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Critics: Chocolate Financing Ivory Coast's Gbagbo

Human rights advocates are targeting the Ivory Coast, the world's largest cocoa producer, in a campaign to force the world's chocolate makers to improve labor practices.

JOHANNESBURG (AP) - Some of the cocoa in that Valentine's Day chocolate probably came from a West African country where the man in power for a decade is still clinging to office. And activists say consumers might also think twice if they knew unpaid 5-year-olds helped produce it.

This year human rights advocates are harnessing the political crisis in Ivory Coast, the world's largest cocoa producer, to add momentum to an ongoing campaign to force the world's chocolate makers to improve their labor practices.

Supporters of the internationally recognized winner of Ivory Coast's election also have pushed for a cocoa ban in an effort to financially strangle incumbent leader Laurent Gbagbo, who the U.N. says lost the November election.

"It's clear that the taxes that come from cocoa go directly to keeping Gbagbo in power. That's why we called for an export ban and it seems to be working," said Patrick Achi, spokesman for internationally recognized winner Alassane Ouattara, who is now trying to run the country from a hotel.

Years of campaigning by "fair trade" consumers already have forced chocolate makers to sign onto to agreements to help clean up the cocoa supply chain. But little has changed in the decade since the U.S. Congress passed the Harkin-Engel Protocol to introduce a "no child slavery" label for chocolate marketed in the United States.

Some 1.8 million children aged 5 to 17 years work on cocoa farms in Ivory Coast and Ghana, according to the fourth annual report produced by Tulane University under contract to the U.S. Department of Labor to monitor progress in the protocol.

The report says 40 percent of the 820,000 children working in cocoa in Ivory Coast are not enrolled in school, and only about 5 percent of the Ivorian children are paid for their work.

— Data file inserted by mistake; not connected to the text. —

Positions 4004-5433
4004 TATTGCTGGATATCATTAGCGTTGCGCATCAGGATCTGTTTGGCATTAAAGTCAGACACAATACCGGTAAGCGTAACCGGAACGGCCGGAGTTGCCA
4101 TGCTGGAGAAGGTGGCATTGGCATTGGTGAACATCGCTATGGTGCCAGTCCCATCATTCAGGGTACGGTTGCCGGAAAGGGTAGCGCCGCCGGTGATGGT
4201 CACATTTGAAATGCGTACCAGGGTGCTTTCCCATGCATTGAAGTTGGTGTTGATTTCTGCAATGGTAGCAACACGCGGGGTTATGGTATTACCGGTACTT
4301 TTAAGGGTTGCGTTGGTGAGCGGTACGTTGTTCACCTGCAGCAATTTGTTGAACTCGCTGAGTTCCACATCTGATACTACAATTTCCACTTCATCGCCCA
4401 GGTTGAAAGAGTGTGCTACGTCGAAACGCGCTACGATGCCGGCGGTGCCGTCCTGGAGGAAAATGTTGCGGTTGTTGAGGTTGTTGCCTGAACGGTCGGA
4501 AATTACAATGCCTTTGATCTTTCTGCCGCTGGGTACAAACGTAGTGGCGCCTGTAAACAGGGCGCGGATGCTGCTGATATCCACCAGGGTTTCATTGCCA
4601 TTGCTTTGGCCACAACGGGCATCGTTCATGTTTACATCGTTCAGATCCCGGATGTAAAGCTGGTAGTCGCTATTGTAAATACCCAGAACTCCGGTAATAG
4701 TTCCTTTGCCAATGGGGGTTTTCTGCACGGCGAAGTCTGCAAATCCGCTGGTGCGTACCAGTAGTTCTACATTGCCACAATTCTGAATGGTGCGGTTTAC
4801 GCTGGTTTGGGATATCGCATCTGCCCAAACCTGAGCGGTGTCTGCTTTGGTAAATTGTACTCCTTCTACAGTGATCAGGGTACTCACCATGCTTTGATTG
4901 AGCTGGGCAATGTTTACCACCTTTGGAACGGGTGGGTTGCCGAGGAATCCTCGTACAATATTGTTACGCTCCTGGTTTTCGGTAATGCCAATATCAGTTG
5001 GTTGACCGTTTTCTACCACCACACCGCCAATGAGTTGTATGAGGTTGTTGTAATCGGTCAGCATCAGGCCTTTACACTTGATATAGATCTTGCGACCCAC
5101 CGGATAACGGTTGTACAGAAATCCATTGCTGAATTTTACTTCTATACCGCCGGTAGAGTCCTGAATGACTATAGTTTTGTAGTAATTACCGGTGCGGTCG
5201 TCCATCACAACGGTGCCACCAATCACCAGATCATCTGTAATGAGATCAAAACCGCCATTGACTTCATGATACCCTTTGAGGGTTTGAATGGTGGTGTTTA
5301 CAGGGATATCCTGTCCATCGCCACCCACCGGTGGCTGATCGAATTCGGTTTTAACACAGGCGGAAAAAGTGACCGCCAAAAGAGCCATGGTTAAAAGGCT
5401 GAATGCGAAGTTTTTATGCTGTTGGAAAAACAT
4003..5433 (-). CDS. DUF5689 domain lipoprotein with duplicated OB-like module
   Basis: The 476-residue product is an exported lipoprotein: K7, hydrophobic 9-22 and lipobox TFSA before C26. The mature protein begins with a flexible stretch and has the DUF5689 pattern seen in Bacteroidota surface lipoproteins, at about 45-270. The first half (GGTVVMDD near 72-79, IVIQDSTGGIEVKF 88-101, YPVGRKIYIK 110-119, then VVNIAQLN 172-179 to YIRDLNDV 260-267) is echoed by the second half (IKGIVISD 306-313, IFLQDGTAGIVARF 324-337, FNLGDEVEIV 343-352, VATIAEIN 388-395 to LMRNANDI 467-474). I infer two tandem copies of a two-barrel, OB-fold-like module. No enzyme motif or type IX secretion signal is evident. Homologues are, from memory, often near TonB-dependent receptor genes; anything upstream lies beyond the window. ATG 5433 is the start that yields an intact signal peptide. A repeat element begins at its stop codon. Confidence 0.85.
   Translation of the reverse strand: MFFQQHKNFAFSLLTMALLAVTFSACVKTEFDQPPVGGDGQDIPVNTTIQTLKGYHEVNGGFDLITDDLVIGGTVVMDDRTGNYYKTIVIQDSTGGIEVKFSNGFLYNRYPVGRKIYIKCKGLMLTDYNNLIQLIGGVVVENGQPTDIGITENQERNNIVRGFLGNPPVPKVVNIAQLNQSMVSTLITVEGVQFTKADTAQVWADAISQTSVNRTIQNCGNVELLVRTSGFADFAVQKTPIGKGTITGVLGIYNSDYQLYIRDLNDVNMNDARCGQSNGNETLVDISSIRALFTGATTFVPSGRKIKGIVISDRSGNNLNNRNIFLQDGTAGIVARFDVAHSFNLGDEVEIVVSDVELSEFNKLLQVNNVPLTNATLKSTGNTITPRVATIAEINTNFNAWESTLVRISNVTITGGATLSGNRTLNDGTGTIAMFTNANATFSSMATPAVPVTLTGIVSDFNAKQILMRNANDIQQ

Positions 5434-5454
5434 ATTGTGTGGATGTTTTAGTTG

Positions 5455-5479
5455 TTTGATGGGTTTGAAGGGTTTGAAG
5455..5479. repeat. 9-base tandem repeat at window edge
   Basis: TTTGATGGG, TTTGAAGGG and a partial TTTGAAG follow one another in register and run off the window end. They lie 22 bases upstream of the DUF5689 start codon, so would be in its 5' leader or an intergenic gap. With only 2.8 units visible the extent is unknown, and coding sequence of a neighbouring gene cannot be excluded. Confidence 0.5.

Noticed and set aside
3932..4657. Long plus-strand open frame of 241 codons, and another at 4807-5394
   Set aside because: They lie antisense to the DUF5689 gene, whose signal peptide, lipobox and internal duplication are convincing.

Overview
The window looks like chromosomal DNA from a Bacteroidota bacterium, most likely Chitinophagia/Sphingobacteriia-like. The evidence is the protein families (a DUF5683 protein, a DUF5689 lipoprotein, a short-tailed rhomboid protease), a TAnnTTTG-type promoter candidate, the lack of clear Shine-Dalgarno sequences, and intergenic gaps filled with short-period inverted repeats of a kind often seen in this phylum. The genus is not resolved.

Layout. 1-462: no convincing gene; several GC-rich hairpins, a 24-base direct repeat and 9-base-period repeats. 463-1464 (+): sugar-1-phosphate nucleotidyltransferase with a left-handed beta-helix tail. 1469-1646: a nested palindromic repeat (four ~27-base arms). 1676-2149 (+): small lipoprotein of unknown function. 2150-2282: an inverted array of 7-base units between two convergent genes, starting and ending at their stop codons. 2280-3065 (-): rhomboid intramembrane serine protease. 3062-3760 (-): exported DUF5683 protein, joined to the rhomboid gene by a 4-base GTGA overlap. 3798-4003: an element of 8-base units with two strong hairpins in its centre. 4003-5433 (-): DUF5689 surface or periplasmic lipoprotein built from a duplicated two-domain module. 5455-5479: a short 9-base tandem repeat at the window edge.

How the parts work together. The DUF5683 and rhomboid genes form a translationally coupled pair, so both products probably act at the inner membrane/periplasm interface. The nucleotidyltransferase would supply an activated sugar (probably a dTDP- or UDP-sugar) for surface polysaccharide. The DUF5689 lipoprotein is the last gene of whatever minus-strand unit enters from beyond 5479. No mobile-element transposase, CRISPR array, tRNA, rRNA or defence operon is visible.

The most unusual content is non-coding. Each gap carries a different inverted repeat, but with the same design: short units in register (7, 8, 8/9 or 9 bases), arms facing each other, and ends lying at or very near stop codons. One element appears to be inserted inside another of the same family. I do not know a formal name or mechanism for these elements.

"These companies are getting incredible profits while often the farmers are getting really pennies," said Emira Woods, co-director of Foreign Policy in Focus at the Institute for Policy Studies, a Washington-based think tank.

Campaigns recently have begun targeting The Hershey Company because it is the only major chocolate producer in the world that hasn't made a commitment to use certified cocoa, activists say. Hershey's, though, says it is working to improve lives in local communities.

"Our focus is on-the-ground programs that promote sustainable livelihoods in West Africa," said Hershey's spokesman Kirk Saville. "Hershey's support for cocoa communities goes back more than 50 years. We have helped to develop more productive agriculture practices, to build educational and community resources and to eliminate exploitative labor practices."

But the Tulane University report on child labor in cocoa farms in Ivory Coast and Ghana found chocolate makers have reached less than 4 percent of cocoa-growing communities in Ivory Coast and less than 14 percent of communities in Ghana.

"The industry has invested far more in programs in Ghana, where the worst abuses are not quite as prevalent as in the Ivory Coast," said Timothy Newman, campaigns director of the Washington D.C.-based International Labor Rights Forum.

Newman also said children from the neighboring countries of Mali and Burkina Faso also continue to be trafficked to Ivorian farms, where 40 percent of the world's cocoa is produced.

Ivorian government statistics indicate that more than 37,000 children are forced to work, according to the U.N. International Labor Organization's Alexandre Soho, senior program officer for Africa on the elimination of child labor.

The industry says it has spent more than $75 million to support implementation of a cocoa certification system. However, the Tulane study found partners on the ground received only $5.5 million between 2001 and 2009, and that those working in Ivory Coast received only $1.2 million from the industry.

Activists argue that the answer is simple: pay farmers more and they will be able to afford to send their kids to school instead of to work. Most children are put to work on small family plots, often wielding dangerous tools like machetes and using hazardous substances such as insecticides.

But critics say that a chocolate boycott only hurts the farmers and their families, who are trying to make a living even if the wages are not "fair trade" ones.

"The essential problem from the very beginning, was that the large chocolate companies were hiding behind the Harkin-Engel Protocol which is an entirely voluntary agreement with no enforcement mechanism. As a result, they have been able to continually drag their feet in taking responsibility for labor rights abuses in their own cocoa supply chains," Newman said.

"Many of the initiatives developed under this process have never addressed the critical underlying issues that lead to egregious labor rights abuses like the low prices paid to cocoa farmers for their beans and the lack of negotiating power that small-scale farmers have in the global chocolate supply chain. Problems like these continue to fuel abuse."

Associated Press writer Marco Chown Oved contributed to this report from Abidjan, Ivory Coast.